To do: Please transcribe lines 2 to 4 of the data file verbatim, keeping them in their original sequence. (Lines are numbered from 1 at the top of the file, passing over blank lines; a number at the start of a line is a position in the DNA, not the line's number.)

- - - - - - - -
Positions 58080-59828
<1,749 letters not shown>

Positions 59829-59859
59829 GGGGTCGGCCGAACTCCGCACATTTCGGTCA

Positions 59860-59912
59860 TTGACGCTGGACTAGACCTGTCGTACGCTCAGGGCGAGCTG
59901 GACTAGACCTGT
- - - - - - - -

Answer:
<1,749 letters not shown>

Positions 59829-59859
59829 GGGGTCGGCCGAACTCCGCACATTTCGGTCA